A Practical Guide for Teachers of Composition and Communication
by Carol David and Anne R. Richards 

Reviewed by Claire Lutkewitte, Nova Southeastern University



David and Richards' collection of essays, Writing the Visual, is practical in nature, providing writing and communication instructors with plenty of examples of classroom practices and assignments that can teach students about visual rhetoric.  In defining the purpose and value of teaching visual rhetoric in relationship to written texts, the editors claim that "Teachers of English who make the visual a salient theme may find that students who recognize how an image can persuade may be better able to articulate what constitutes written persuasion or even argument; these students likely will grasp, at the very least, that the distance between visual and written cultures is less vast than they had imagined" (p. 5).  Thus, David and Richards' conclude that understanding the relationship between visual and written texts, and the subsequent usefulness of this knowledge, is essential and can be handled by pedagogues when careful attention is given to visuals in the context of a classroom.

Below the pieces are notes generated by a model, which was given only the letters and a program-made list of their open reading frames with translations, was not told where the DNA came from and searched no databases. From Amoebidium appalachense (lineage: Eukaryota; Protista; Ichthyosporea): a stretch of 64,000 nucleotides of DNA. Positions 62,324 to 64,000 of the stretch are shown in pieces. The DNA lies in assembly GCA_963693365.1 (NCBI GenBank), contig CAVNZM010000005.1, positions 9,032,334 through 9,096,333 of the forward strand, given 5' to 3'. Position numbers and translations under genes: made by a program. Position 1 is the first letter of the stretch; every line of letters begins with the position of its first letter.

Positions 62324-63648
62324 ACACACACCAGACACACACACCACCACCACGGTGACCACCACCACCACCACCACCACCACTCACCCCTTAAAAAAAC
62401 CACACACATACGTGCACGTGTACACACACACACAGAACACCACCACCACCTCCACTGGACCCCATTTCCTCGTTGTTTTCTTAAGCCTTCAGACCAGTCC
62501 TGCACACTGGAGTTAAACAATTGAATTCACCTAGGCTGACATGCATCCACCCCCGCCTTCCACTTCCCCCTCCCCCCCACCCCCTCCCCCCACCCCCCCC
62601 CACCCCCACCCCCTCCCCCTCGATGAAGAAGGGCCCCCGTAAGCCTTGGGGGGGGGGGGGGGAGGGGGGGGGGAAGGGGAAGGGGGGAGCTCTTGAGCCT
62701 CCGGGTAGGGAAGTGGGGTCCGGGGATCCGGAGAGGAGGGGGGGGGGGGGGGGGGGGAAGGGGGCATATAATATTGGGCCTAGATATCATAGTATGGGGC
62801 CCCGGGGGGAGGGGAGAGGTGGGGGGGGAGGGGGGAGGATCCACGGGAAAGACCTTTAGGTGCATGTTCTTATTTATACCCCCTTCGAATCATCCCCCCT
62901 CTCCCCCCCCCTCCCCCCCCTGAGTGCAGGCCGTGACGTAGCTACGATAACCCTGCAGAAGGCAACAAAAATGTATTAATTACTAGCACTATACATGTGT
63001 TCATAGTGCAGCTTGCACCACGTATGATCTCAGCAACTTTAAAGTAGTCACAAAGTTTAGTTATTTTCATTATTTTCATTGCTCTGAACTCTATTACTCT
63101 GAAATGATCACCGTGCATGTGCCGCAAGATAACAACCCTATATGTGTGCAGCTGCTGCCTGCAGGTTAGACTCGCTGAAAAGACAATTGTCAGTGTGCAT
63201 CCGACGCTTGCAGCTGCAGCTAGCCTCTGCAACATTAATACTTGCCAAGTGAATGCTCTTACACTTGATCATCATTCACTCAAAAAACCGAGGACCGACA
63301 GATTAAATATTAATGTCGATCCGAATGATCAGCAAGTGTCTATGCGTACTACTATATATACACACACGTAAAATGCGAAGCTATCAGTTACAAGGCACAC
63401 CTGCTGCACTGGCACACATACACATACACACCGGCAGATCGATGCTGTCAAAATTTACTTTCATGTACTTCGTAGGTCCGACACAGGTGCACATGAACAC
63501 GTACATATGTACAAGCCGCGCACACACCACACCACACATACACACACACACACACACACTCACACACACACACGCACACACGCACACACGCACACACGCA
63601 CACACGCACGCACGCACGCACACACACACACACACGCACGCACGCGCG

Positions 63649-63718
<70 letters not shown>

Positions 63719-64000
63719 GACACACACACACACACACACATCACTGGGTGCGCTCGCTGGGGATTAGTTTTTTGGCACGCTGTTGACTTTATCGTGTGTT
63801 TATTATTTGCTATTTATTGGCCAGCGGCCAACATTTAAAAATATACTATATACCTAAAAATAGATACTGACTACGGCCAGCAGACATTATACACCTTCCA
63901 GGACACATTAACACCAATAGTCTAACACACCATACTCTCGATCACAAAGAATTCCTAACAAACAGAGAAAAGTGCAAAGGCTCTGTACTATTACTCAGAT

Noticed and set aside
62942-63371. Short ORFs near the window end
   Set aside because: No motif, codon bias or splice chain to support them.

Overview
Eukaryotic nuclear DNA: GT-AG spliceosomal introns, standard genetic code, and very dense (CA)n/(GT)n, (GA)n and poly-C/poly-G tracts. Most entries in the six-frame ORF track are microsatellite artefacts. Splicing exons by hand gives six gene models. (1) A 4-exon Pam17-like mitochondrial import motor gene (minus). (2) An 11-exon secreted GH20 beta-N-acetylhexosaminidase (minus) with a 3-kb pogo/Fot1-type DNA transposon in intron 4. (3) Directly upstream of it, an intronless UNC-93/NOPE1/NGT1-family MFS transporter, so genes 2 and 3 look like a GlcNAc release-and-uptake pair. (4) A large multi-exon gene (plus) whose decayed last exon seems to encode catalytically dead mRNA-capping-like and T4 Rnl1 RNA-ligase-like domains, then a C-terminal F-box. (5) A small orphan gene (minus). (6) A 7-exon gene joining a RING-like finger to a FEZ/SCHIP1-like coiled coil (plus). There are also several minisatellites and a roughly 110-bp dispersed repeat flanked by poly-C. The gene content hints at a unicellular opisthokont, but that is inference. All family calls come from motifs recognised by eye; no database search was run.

The editors' first chapter serves, then, as the introduction to the rest of the essays in the text.  In their introduction, David and Richards offer short descriptions of several key points in the history of visual rhetoric.  Particularly, they point out the names and works of past scholars who have had an impact on such scholarship, and they use short examples that demonstrate why "digital and print media are different and require distinct pedagogical approaches" (p. 4).  Some of the threads created by these descriptions include, among others, short discussions about cultural studies, authenticity and exploitation, and gender and women's studies.   

The threads highlighted by David and Richards are meant to act as support for their claim that instructors should do more to educate students about the visuals they encounter on a daily basis.  They do not provide an in depth examination of the history of visual rhetoric, but rather give readers suggestions for further research.  Later in the text, these threads are more fully developed by several of the essays' authors.